Teacher: "Another example of an advantage of digital radio signals is that they travel on a wider "band width" than analog signals. They can cover a wider area than analog signals. In our boat example, if I send a signal that covered a much wider area, let's what the benefits would be. Will the signal avoid speedboats and get to the shore more easily? Let's see!" (Send the ducks out of the boat in a wider band and send the extra boats through again.)
For even more detail, I encourage you to read the Radio Article from EXPLAINTHATSTUFF!
Explain to the students that engineers in the real world have constraints that are present in every task or problem they solve. Explain that in the classroom, we also constraints that may deal with materials and time. But when we replicate (or try to) real world engineering challenges, with them comes real world constraints. As a class, brainstorm a list of these constraints and have students add them to their lab sheet. For my class, at this point in the year we have discussed this idea so the conversation goes pretty quickly. Students should offer suggestions such as "economic factors", "safety factors", "health effects", and "environmental consequences".
Let students know that today is the closing day for their earthquake structures. Students should not begin a new design on this day. This time is really set aside for any group close to shaking their last structure the day before but did not have time. Once groups have completed their last shake, they should put away their materials and begin on a reflection of their group's engineering design process. Each individual student should write their own written reflection. Ask the students to include these responses in their reflection:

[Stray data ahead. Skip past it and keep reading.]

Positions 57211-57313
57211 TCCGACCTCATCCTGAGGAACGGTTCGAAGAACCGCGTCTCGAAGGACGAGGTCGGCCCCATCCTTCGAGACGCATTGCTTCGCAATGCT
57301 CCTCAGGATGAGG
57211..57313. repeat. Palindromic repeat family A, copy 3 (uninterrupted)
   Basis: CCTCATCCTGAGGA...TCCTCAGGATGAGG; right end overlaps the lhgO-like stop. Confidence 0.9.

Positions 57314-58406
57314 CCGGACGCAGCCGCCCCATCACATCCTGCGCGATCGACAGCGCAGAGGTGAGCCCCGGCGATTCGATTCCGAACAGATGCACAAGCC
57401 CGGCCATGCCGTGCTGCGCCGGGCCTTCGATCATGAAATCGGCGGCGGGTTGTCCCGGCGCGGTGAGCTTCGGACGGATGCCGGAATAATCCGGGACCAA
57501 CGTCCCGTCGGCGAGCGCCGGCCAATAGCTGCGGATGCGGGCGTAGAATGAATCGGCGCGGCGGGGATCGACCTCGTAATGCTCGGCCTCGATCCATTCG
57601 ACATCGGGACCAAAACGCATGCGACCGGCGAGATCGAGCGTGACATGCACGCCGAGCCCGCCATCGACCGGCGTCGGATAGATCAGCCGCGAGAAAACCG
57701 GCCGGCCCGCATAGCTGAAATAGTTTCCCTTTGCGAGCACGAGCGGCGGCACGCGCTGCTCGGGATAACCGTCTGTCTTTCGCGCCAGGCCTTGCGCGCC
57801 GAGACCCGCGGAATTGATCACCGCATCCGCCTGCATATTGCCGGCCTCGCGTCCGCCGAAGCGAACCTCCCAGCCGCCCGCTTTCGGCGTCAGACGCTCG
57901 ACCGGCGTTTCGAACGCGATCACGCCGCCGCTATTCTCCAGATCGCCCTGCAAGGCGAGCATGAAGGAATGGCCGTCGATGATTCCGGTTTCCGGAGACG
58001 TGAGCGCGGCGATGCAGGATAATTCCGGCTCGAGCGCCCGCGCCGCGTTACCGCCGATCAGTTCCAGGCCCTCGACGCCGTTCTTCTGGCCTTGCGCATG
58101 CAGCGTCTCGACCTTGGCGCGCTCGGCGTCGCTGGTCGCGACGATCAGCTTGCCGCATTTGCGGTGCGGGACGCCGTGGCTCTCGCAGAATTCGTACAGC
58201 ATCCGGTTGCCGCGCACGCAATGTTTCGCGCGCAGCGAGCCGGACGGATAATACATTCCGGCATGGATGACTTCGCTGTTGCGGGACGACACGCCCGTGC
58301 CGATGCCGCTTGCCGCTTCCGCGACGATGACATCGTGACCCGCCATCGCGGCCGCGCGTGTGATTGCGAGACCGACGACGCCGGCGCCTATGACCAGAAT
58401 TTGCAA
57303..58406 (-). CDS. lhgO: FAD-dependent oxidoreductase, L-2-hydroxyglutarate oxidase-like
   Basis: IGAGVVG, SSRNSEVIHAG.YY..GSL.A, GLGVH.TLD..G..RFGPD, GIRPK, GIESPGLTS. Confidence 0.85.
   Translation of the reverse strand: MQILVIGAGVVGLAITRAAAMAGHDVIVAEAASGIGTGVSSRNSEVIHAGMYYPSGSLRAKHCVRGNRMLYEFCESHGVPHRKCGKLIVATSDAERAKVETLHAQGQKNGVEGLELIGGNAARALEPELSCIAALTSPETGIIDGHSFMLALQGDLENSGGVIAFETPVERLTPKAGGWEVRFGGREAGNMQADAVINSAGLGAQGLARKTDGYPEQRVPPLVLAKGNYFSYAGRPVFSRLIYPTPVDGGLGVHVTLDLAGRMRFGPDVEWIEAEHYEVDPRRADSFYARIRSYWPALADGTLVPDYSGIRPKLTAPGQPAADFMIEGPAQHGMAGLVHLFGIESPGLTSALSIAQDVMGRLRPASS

What did your group do well that aided in the design process?
What improvements would you like to see your group make if you were to go through this process again? (I am not talking about improvements to the actual design of the structure. I am asking the students to focus on the improvements the group should make in their process of solving this problem.)
From your experience, what are the most important elements of the design process?
For me, students that do not finish their reflections in class complete it as homework.
Below are some reflections students tend to make:
This student reflects on the importance in listening to all group members options and how not doing this can result in "first attempts in learning." (In my class, we talk about epic f.a.i.l.s. or epic first attempts in learning and how failures are to be celebrated because we can learn from them.) The student also identified that the most important part of the process was researching. I find this a big growth statement for middle schoolers. Many students want to rush into design and engineering work and just get to the building. This student recognizes that researching may actually be the most important part.